As we’ve talked about many times before, cutting a good reel is an art form in itself. In the world of editing, there are people who literally specialize in just that.
The constant quest to display your best work and reinvent the format in how you do so is seemingly never-ending. From more traditional reels like Allen Laseter’s amazing new addition. To the more unconventional, as we shared earlier this year from Block & Tackle.
Similar to what you’d expect, the reel consists of some terrific work that accurately showcases Emory’s style and voice. But where this reel differs greatly from the rest of the pack is how he’s presenting the work. Sharing notes with Block & Tackle and how they approached the frame itself, Emory shatters the expectation that animation has to live in a single square or rectangle. At time doing so be create a graphic tapestry of the work, and at others, breaking the frame entierly and having the clip move as freely through the frame as the animation itself.
As Jordan Scott put it:
The following is a quick Q&A with Emory on the current role of the reel and what he hoped to achieve in cutting a new one.
First, I love the new reel and feel it brings a really fresh perspective to the table. Can you tell us what your thoughts were when making it?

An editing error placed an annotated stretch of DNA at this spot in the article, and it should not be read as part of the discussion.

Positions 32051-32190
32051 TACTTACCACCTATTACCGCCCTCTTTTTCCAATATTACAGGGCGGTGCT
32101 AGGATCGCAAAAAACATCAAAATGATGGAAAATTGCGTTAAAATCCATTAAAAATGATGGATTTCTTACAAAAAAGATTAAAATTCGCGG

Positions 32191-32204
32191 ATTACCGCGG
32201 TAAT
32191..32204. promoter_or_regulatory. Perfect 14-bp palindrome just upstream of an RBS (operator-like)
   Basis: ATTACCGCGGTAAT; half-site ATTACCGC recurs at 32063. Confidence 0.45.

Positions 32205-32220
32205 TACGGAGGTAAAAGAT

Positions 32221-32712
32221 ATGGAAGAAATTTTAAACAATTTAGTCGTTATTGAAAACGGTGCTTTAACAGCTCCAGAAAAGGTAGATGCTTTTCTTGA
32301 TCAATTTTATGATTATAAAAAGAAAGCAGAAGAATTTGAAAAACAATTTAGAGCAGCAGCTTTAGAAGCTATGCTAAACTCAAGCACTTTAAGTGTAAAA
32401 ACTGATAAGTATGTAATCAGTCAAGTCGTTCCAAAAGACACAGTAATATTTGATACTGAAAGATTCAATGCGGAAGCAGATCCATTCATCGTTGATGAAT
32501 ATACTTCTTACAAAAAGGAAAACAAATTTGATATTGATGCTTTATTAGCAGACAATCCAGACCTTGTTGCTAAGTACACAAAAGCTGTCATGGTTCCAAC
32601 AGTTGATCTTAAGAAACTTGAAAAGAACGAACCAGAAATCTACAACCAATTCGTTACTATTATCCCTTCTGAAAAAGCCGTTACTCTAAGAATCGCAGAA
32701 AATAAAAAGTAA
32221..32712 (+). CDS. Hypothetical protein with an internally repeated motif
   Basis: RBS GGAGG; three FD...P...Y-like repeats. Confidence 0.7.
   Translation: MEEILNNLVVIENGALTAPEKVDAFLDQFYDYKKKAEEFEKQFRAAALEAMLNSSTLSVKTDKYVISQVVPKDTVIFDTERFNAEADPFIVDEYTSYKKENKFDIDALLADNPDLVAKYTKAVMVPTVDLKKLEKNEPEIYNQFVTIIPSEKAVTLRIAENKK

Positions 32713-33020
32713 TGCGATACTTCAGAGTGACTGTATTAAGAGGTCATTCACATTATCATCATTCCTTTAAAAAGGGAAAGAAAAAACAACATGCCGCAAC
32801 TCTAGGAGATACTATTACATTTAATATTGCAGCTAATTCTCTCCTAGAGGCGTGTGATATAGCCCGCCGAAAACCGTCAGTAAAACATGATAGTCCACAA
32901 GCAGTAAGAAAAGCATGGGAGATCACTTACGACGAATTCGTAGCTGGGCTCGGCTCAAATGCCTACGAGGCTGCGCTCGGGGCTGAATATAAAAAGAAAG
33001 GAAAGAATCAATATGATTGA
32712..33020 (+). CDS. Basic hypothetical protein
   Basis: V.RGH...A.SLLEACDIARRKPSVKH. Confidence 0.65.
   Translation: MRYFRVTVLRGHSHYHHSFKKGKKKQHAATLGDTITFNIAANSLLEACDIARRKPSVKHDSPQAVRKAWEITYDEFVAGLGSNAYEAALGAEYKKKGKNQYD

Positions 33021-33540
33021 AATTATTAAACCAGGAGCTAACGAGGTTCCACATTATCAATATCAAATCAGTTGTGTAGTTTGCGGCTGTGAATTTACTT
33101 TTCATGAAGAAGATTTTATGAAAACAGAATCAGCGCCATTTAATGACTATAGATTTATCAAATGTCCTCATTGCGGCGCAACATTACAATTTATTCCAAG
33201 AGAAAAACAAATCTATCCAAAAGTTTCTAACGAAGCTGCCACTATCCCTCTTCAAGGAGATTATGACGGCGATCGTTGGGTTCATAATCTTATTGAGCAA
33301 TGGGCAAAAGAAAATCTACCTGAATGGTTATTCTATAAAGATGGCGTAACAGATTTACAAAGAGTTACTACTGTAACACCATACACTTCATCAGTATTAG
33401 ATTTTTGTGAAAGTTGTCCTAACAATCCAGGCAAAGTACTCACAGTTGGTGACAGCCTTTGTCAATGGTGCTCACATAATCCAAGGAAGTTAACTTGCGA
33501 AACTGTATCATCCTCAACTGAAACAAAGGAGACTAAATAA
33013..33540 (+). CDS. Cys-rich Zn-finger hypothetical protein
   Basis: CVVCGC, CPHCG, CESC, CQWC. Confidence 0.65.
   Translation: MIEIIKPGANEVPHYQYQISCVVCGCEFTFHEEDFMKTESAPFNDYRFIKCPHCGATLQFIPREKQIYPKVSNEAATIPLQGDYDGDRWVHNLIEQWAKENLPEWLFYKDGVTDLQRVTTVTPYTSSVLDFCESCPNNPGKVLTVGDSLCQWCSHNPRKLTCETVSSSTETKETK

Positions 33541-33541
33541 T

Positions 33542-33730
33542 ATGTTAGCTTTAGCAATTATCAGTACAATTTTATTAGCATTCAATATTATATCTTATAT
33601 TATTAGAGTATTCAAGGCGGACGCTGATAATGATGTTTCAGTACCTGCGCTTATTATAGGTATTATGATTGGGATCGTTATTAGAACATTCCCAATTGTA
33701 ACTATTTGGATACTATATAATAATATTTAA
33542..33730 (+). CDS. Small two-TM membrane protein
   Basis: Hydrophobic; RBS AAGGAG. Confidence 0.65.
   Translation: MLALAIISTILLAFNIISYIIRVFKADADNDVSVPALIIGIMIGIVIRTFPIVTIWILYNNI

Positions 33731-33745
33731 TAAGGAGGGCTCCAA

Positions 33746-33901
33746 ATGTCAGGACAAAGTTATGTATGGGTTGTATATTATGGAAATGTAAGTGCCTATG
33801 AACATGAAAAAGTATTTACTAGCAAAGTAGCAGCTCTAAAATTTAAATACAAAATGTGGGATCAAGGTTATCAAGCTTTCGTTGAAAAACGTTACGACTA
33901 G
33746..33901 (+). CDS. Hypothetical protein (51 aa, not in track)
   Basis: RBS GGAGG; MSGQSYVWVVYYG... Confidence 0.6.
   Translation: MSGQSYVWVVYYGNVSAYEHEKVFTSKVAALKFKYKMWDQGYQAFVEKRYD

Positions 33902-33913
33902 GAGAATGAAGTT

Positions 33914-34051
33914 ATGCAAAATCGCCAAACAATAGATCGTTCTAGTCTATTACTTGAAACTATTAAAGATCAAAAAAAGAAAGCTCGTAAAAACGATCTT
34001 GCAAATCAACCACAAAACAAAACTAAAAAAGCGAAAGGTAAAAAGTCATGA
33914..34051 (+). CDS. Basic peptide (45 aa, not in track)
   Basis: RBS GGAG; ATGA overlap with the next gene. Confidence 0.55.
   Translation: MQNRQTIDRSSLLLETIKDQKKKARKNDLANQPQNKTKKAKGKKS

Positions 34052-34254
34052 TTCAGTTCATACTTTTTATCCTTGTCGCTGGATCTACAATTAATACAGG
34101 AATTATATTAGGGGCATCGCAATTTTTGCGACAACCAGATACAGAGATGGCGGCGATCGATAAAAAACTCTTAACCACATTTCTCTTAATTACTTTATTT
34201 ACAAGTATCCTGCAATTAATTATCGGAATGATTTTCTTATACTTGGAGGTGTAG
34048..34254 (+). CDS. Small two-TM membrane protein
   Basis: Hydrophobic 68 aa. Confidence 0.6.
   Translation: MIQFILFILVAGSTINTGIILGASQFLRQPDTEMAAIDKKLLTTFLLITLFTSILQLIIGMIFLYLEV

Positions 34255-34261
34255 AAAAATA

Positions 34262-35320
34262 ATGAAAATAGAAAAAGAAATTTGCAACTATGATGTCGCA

Alicia (my magnificent other) and I help run an arts organization called Nice Moves and we recently put out a call to the community to cut new reels for 2019. Cutting a new reel is one of those things that everyone wants to do, but it somehow always stays at the bottom of the priority list. So we gave people an excuse to finally cross that one off of their to-do’s.
Because I’m very happy with my current job, this was a great chance to take some risks with how I presented my work. The biggest goal was to create a fun way to show all these square looping things I had made over the years.
The role of the reel has shifted a lot over the years, looking at today’s climate with Instagram, Twitter, and personal websites. What do you think the role or benefit of a reel is now?
I see it as the difference between watching a movie while you’re working and going to the movie theater. Social media, in general, is something I look at when I’m waiting for something else. It’s just background noise to fill the silence. But when I watch a reel, I’m there for the reel. It’s a chance to have a captive audience for 1 to 2 minutes.
Looking toward the future, what’s next for you and Foreign Fauna?
Since we joined up with Motion504 at the beginning of the year, Foreign Fauna is our home for independent animation. Alicia and I each have short films in the works. We’re also working on turning Nice Moves into a legit nonprofit organization.